The Previous Lubavitcher Rebbe when he left Russia and Poland during the Second WW, with great miracles, and came to the United States, managed to guard his extensive Judaic library which included thousands of holy books and hand written manuscripts many of which were ancient and extremely valuable.
These books and writings were kept in the basement of the Lubavitch shul known as 770.
Following his passing, the Rebbe acquired the building next door to 770 and it became the official Lubavitch library belonging to Agudas Chassidei Chabad, the official arm of the Lubavitch movement, began in Europe by the Previous Rebbe. The Rebbe received added numerous new books to the collection, and today it is one of the largest collections of Judaica in the world.
In the year, 1985, it was noticed that books were disappearing from the library. After much searching and investigating, it was discovered that a family member of the Previous Rebbe’s household, was selling some of the precious books to book dealers at very high prices.
When he was asked to return the books, he argued that the library does not belong to the community, but is the private property of the Previous Rebbe, and he therefore deserves to be given a part of it as his inheritance.
The Rebbe spoke about this publicly in a pained voice in the month of Tamuz 5785, and instructed that all books purchased should be returned and they would be reimbursed.
At some point it became necessary to go to court in order to clarify that the library is not a private collection, but rather to the Chabad movement!
The court case was designated to the Day of Liberation of the first Chabad Rebbe, Rebbe Schneur Zalman of Liadi, known as the Alter Rebbe, the day he was released from Russian prison, Yud Tes Kislev. It continued for three weeks, until the 8th of Teves, 5786. Many witnesses were called to the stand to verify the position of the Rebbe, that the library was never considered personal property. During this time, the Rebbe’s wife, Rebbetzin Chaya Mushka, z’l, was asked: Do the seforim belong to the Rebbe or to the Chassidim? She answered in a wise and special manner:
“The Rebbe (referring to her father) and the Seforim belong to the Chassidim!”
During the time of the court case, the Rebbe traveled daily to the Ohel of the Previous Rebbe, and prayed for success. The Chassidim around the world, also prayed that G-d help that the judge should recognize that the library belongs to Agudas Chassidei Chabad.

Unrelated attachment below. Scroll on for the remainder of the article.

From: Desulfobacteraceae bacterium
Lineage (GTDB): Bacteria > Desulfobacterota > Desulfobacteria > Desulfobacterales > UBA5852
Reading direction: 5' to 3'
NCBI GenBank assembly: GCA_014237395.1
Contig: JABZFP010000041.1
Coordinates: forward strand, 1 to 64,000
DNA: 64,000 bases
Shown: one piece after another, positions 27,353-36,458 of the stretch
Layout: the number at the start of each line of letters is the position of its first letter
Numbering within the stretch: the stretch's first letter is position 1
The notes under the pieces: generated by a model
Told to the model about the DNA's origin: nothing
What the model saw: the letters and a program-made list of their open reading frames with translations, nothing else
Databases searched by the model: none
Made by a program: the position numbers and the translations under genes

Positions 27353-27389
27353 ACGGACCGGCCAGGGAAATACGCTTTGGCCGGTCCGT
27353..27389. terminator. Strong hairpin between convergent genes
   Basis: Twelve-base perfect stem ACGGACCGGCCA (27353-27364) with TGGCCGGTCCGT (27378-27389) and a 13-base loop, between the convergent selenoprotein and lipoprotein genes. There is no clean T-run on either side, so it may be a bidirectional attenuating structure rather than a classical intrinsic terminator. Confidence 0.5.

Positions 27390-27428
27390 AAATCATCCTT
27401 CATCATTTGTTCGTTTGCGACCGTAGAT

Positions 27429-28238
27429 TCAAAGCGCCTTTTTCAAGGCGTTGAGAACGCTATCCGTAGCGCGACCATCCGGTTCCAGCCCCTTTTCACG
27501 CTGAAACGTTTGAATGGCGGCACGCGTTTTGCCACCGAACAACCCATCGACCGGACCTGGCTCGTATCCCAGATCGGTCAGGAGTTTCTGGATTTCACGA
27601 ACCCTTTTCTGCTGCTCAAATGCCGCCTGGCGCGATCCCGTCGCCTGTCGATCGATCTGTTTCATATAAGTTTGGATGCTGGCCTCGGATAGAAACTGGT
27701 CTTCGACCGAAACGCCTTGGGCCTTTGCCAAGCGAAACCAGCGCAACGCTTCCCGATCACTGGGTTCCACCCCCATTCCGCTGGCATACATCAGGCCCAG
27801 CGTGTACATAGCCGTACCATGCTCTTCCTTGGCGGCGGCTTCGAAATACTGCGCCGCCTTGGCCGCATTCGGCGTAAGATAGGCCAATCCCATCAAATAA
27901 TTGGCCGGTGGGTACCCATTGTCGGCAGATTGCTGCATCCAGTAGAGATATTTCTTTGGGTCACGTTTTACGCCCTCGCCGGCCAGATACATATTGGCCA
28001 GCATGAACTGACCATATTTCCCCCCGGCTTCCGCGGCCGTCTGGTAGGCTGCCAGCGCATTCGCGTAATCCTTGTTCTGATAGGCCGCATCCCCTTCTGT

Exactly one year later, on the 5th of Teves, 5787, the verdict came out clearly stating that the library belongs to the Chassidim under Agudas Chassidei Chabad of the United States. The news spread quickly, and within a short time, a large crowd gathered at 770 that burst out in song and dance, joyously celebrating the victory, which became known by the Talmudic expression, “Didan Nozach”.
To everyone’s great surprise, following mincha services, the Rebbe began to say a Chassidic discourse.
In the sicha, the Rebbe emphasized that especially now, it is incumbent on each one to increase in the study and spreading of the wellsprings of Chassidus, with great joy and enthusiasm. The main thing being that it should be done! The joy continued for a full week. Each day the Rebbe merited us with a holy talk, during which he explained the lessons we can learn from the victory of the books and from the Torah portion of the week.
It took another year due to appeals by the other side, until the final verdict came in on the 28th of Cheshvan, 5788, that all books removed from the library were to be returned. Those which had been sold, were purchased back by Agudas Chassidei Chabad. On this day the Rebbe emphasized that the true happiness of the books, is learning them!
On this day, the Rebbe traveled to the Ohel, and before going he requested that a number of the books which were returned should be brought to him at the Ohel. The next day, in the morning, the Rebbe chose one of the three books which were brought to him, and instructed that it should be reprinted so people can learn from it as soon as possible.
To this day, Jews around the world celebrated the day of ‘Hey Teves’ as the Holiday of the Books, and call it by the name of ‘Didan Notzach’!
Subsequently, the Rebbe strongly suggested that every Jewish community establish a Jewish library; and where one already exists, to expand it.
From “Chayolei Hamivtzoim” by Rabbi Shmuel Bistrizky Pg 94-96